8. I agree that where a tenant under a ryotwari pattadar sets up a permanent right of occupancy, the burden of proving such right lies on him. See Chidambara Pillai v. Thiruvengadathiengar (1896) 7 M.L.J. 1. As stated about the above decision by Subrahmania Aiyar, J. in Cheekati Zamindar v. Ranasoonu Dhora I.L.R. (1899) Mad. 318. ' The view of the learned Judges was that permanent holdings under ryotwari proprietors being unusual and exceptional, the onus is on the party setting up such a special kind of holding.' I do not think that the circumstance that the pattadar figures as the plaintiff in the suit and seeks to eject the tenant places the onus of proof as regards the particular fact upon the plaintiff; that is, that he should prove the negative that the tenant under him has not got the exceptional rights set up by the tenant. I respectfully dissent from those observations in Venkatachalla Goundan v. Rangarathnam Aiyar (1913) 24 M.L.J and Vce-rannan Amhalam Peria Karuppan Ambalam v. Annaswami Aiyar : (1911)21MLJ845 which are relied on by the appellant's learned vakil Mr. S. Ramaswami Aiyar in support of his contention on this point.
9. As regards the question of notice to quit, the contesting 2nd defendant (the appellant) was allowed to intervene in the suit which was originally brought against the 1st defendant alone. The 2nd defendant was added in September 19.14 (the suit having been brought in August 1914). The District Munsif ought to have then allowed and directed the plaintiff to amend the plaint (a) by the addition of necessary allegations indicating the plaintiff's title to eject the newly added 2nd defendant, (b) by amending the relief paragraph (10) by adding the necessary relief's prayed for against the 2nd defendant. Both sides however seem to have treated the plaint as so amended and it was evidently understood between all parties and the court that if the plaintiff established his proprietary right to the land and if 2nd defendant's alleged permanent occupancy right was found against by the court, the plaintiff's suit in ejectment against the 2nd defendant should be decreed on the basis that the amended plaint contained all the necessary allegations such as the service of a proper notice to quit on the 2nd defendant if he was lessee or on the real lessee, if he was sub-lessee or a denial of landlord's title before suit by the 2nd defendant or by the intermediate lessee; such allegations, if established, entitling the plaintiff to eject the 2nd defendant even supposing that the 2nd defendant was a tenant from year to year or a sab-lessee from a lessee for years and not a mere trespasser. The 2nd defendant did not apply to the Munsif to raise any issue on the question of notice. This view is strengthened by the fact that the plea of absence of notice to quit was not raised in either of the courts below and was not evidently thought of when the memorandum of second appeal was drafted in the first instance as the ground has been inserted as an after-thought between the grounds 6 and 7 and marked 6(a) in the memorandum of appeal.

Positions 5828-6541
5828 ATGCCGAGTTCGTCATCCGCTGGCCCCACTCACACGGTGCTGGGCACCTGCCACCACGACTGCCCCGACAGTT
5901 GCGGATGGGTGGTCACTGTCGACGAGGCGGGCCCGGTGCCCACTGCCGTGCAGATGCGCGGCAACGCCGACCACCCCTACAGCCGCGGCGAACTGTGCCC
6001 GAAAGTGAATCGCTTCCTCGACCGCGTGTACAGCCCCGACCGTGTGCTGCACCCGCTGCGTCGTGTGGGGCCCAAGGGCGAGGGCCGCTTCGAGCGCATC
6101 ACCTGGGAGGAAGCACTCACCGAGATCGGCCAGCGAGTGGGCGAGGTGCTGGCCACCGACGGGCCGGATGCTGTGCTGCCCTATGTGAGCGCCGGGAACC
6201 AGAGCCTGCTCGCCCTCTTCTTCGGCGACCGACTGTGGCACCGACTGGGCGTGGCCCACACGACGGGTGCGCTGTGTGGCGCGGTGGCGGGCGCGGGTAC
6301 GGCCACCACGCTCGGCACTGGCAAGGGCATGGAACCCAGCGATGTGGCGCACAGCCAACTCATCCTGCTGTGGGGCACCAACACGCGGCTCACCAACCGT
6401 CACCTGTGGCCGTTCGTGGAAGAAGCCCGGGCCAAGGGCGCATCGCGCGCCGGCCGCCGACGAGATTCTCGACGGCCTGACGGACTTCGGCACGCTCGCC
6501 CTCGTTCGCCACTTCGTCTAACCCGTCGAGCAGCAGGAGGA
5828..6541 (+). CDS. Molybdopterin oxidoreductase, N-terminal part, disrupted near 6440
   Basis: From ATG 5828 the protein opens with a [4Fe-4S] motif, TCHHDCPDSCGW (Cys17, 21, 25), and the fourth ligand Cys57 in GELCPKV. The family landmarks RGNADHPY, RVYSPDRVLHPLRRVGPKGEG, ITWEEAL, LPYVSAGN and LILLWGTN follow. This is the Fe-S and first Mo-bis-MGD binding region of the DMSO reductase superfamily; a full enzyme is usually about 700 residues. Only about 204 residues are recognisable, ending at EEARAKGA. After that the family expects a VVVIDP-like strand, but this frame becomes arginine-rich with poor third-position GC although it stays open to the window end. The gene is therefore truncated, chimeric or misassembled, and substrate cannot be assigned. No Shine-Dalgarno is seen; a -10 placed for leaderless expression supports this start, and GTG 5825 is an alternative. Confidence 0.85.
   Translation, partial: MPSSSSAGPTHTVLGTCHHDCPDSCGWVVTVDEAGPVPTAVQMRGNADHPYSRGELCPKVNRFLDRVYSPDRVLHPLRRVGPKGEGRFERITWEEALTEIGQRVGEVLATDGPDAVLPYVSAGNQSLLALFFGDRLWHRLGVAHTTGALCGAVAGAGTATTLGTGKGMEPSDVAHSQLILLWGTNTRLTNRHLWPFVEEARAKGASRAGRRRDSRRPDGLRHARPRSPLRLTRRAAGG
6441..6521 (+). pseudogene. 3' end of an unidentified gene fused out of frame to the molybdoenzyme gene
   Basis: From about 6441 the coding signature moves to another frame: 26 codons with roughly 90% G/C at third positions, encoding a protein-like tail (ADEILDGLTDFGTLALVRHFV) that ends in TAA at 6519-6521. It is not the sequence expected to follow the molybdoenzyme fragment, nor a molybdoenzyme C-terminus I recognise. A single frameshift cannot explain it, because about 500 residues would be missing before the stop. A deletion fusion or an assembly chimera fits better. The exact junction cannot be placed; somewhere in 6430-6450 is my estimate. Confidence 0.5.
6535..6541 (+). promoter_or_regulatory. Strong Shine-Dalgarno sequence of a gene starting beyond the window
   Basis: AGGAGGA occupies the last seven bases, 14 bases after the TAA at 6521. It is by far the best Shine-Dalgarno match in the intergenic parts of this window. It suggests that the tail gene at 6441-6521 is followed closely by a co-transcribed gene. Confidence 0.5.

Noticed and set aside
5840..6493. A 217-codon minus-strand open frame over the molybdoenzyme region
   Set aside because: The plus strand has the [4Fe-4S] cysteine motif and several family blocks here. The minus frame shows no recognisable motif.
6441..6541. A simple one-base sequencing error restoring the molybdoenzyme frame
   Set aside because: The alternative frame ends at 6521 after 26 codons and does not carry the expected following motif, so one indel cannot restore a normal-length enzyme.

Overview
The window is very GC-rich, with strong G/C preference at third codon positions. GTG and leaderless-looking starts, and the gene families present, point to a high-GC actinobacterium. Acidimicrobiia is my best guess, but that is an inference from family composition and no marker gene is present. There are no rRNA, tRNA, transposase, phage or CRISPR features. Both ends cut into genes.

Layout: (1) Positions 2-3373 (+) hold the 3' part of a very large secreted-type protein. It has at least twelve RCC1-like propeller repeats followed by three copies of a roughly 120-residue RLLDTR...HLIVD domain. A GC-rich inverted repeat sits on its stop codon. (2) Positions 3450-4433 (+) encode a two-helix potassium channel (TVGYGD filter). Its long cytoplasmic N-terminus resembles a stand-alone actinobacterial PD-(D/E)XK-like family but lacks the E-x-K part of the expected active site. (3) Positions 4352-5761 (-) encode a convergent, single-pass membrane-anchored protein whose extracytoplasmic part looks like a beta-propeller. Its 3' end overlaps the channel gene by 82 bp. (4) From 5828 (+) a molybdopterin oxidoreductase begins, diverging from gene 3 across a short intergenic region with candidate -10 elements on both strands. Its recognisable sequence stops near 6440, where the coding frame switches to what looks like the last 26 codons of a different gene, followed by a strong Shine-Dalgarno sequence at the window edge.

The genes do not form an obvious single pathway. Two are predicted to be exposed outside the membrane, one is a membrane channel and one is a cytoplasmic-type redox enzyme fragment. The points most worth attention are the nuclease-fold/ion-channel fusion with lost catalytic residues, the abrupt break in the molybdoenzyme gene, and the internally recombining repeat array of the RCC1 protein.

10. In the result, I agree that the second appeal should be dismissed with the plaintiff's costs.